The Soviet Communist Party newspaper, Pravda, announced yesterday that troops had been brought into ``a whole series'' of towns in Armenia and Azerbaijan. The two southern Soviet republics are involved in a dispute over the region of Nagorno-Karabakh, an ethnically Armenian enclave administered by the predominantly Muslim republic of Azerbaijan.
In a toughly worded article, Pravda once again asserted that tension in Nagorno-Karabakh was being maintained ``artificially and extremely cleverly.''
The comments recalled an article in the same paper in late March which claimed that unrest in Karabakh was being manipulated by foreign anti-Soviet forces. In the past, however, such hard-line statements have tended to aggravate the situation rather than calm it.
``The situation in Nagorno-Karabakh has become even tenser,'' Pravda wrote. ``It would have seemed that it couldn't get any worse, but day in and day out, as if under the influence of mass hypnosis, the Armenian population of Stepanakert [Karabakh's capital] turns out for demonstrations and meetings.''
Pravda's tone suggested that the Soviet leadership is becoming increasingly frustrated with its inability to control the Nagorno-Karabakh disturbances.
Unrest first flared up in mid-February, when Karabakh's local government voted to be transferred to Armenia. The disturbances have so far cost at least 35 lives and caused intermittent paralysis of the economy in parts of Armenia as well as most of Nagorno-Karabakh.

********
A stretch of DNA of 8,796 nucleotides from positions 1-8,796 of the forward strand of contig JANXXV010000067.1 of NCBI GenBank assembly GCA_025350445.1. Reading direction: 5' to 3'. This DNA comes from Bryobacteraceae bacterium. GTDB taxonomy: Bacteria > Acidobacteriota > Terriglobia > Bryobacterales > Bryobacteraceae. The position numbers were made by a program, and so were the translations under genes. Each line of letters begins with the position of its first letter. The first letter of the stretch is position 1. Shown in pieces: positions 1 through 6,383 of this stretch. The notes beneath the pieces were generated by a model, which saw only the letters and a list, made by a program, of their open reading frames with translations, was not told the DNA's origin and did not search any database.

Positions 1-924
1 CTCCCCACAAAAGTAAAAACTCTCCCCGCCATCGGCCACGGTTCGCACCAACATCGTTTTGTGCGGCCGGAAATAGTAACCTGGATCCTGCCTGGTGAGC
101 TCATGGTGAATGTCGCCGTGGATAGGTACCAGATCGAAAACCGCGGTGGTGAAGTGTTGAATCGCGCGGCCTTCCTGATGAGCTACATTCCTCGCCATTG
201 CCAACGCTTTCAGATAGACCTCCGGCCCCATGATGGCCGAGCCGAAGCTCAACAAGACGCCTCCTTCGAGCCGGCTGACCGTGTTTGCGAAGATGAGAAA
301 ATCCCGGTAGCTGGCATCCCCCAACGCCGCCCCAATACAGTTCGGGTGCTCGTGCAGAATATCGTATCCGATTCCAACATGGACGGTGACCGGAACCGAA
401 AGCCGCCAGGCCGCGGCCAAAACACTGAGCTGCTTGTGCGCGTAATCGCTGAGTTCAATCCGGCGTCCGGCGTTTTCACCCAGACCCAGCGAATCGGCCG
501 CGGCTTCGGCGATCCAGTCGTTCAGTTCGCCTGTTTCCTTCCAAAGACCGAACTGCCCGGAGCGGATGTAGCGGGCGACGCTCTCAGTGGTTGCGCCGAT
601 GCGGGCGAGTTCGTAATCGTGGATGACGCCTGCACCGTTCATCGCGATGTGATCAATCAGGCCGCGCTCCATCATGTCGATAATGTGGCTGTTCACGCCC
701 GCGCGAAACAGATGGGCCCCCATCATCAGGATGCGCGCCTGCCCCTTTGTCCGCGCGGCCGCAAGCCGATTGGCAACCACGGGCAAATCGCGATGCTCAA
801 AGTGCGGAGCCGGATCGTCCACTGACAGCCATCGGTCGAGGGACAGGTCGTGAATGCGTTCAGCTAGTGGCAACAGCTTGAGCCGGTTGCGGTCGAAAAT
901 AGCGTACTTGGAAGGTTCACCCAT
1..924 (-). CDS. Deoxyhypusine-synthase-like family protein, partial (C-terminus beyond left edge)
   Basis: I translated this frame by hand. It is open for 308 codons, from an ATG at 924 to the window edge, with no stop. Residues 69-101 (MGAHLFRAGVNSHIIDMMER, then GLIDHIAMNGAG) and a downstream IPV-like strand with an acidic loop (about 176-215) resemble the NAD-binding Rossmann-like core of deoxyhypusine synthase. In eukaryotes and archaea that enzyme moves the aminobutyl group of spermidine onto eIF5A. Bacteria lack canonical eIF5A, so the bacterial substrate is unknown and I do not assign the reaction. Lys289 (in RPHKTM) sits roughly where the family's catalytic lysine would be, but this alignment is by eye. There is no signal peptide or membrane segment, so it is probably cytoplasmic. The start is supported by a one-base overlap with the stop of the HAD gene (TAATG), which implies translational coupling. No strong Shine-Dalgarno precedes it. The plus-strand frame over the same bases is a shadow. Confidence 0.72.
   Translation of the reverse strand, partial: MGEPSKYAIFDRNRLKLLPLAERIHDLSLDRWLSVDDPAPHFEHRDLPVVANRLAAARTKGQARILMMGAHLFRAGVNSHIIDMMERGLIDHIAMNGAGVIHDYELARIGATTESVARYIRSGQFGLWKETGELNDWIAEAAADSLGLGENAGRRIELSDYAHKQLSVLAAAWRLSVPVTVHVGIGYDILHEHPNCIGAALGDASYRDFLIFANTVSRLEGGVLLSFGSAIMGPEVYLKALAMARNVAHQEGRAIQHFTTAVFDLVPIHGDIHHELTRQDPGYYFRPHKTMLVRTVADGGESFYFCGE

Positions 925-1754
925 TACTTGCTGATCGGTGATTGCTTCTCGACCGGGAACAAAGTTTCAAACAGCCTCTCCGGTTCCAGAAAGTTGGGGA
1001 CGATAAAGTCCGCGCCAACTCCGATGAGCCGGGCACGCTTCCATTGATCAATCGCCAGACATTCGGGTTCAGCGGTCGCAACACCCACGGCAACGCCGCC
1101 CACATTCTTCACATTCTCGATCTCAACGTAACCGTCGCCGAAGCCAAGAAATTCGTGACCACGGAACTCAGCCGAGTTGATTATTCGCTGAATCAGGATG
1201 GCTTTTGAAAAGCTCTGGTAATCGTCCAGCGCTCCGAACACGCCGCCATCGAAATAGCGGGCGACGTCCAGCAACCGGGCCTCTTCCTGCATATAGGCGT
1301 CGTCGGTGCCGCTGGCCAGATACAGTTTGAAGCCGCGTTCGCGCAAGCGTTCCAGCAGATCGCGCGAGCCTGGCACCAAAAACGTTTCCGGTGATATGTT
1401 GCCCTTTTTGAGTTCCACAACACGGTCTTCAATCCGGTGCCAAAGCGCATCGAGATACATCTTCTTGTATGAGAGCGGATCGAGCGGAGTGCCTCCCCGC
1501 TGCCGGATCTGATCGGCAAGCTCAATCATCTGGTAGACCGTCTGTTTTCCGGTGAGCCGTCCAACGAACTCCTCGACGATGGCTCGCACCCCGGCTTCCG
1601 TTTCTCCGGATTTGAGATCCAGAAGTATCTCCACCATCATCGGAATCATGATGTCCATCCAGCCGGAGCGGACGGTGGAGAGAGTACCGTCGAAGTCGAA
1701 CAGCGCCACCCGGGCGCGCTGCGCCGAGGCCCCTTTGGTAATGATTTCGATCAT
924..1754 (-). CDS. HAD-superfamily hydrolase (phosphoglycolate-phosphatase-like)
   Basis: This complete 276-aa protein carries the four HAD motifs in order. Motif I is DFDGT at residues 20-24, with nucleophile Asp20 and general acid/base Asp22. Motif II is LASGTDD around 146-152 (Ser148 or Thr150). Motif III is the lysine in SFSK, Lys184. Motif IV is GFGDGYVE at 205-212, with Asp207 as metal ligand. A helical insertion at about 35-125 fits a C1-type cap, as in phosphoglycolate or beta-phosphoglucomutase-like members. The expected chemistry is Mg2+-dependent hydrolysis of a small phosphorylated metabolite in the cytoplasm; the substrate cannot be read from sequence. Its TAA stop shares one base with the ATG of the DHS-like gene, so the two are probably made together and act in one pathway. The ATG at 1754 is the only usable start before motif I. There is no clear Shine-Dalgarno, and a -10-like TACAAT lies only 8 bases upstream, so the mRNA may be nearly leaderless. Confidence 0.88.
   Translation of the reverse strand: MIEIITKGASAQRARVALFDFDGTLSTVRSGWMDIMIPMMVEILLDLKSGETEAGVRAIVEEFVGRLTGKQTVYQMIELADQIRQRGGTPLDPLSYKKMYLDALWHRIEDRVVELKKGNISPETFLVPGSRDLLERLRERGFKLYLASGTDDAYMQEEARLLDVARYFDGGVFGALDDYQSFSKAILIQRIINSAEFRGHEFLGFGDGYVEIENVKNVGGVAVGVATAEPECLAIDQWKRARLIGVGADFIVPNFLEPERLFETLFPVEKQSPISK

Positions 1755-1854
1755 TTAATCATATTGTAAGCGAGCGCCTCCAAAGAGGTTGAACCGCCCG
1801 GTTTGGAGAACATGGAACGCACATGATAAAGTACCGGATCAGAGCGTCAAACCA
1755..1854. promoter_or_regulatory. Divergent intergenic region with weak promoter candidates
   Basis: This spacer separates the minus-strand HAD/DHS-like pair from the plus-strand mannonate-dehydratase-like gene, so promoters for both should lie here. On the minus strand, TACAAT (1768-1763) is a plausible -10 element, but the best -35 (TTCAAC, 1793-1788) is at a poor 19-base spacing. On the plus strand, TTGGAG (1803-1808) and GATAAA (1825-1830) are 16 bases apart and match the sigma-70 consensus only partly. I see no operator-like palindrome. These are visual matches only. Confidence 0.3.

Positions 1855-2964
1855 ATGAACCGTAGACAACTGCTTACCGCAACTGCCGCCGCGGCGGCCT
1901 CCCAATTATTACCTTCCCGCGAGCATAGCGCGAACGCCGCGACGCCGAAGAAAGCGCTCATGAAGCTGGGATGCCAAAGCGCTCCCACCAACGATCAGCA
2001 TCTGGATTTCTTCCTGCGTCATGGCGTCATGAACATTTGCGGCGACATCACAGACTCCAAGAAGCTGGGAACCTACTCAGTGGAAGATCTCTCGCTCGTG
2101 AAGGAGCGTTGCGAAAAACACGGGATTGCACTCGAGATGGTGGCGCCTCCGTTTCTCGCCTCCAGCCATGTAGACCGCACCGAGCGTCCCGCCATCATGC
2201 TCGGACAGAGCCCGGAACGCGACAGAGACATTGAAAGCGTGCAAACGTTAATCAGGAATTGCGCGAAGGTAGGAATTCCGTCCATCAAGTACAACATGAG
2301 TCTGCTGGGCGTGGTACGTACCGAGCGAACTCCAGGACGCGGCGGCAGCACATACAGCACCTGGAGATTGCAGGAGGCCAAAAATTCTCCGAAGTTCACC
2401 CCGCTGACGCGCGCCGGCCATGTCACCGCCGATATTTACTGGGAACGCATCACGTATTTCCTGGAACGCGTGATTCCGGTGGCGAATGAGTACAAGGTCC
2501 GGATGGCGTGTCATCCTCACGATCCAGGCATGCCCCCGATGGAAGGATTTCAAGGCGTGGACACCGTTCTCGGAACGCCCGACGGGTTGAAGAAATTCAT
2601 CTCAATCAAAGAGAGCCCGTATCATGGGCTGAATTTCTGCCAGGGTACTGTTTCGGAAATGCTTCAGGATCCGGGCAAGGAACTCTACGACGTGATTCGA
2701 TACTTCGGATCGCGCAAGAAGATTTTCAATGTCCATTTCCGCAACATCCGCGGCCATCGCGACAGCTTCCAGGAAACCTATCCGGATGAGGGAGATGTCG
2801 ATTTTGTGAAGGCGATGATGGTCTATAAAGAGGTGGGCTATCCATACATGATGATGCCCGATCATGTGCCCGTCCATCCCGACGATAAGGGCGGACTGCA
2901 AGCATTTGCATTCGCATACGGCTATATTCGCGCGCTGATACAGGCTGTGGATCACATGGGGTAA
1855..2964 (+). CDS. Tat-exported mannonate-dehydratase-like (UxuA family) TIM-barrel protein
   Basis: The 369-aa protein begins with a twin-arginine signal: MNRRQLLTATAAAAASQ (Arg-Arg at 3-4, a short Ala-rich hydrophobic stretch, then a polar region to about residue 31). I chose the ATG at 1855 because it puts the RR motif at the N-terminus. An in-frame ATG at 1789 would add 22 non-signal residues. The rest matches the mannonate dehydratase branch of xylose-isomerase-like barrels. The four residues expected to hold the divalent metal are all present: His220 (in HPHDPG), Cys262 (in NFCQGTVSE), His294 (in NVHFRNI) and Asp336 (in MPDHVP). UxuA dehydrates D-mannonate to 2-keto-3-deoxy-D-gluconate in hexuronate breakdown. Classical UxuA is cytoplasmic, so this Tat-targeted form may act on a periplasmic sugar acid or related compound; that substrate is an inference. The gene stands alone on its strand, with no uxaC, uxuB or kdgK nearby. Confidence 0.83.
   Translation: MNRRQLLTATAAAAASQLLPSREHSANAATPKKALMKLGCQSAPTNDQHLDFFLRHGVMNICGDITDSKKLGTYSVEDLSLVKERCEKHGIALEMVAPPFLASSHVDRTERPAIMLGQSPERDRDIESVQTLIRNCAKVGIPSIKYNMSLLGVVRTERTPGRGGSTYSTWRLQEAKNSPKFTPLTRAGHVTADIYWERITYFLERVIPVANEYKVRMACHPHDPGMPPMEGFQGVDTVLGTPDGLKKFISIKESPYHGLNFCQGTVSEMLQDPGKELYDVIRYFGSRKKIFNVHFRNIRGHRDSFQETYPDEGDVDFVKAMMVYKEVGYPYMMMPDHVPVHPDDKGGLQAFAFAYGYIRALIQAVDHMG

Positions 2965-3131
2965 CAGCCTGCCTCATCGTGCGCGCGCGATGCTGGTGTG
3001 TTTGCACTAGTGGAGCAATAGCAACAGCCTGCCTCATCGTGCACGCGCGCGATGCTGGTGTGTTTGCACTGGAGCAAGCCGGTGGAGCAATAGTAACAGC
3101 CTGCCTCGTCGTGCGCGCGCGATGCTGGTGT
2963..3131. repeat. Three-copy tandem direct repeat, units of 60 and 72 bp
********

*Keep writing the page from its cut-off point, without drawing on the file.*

The latest strike in Nagorno-Karabakh - which Pravda confirmed was continuing - began May 22.
Armenian sources say the cause of the strike was a strongly worded speech made in the Azerbaijani capital of Baku on May 21 by Yegor Ligachev, the country's second-ranking leader.
Armenian sources reported soon after that some troops were in the capital of Nagorno-Karabakh.
Some Soviet observers in Moscow had believed that turmoil over Nagorno-Karabakh would at least abate after last week's votes by the Armenian and Azerbaijani parliaments. The Armenian parliament had voted to include Karabakh into its territory; Azerbaijan had voted against the idea.
The two votes were contradictory, but it was hoped that they would at least reduce tension temporarily. Pravda's article indicates that this has not happened.
[The Associated Press reports that Soviet Foreign Ministry spokesman Gennady Gerasimov said Wednesday that the annexation request would be taken up by the Presidium of the national Supreme Soviet, the Soviet Union's highest legislative body, but that it probably would not be discussed in the near future.]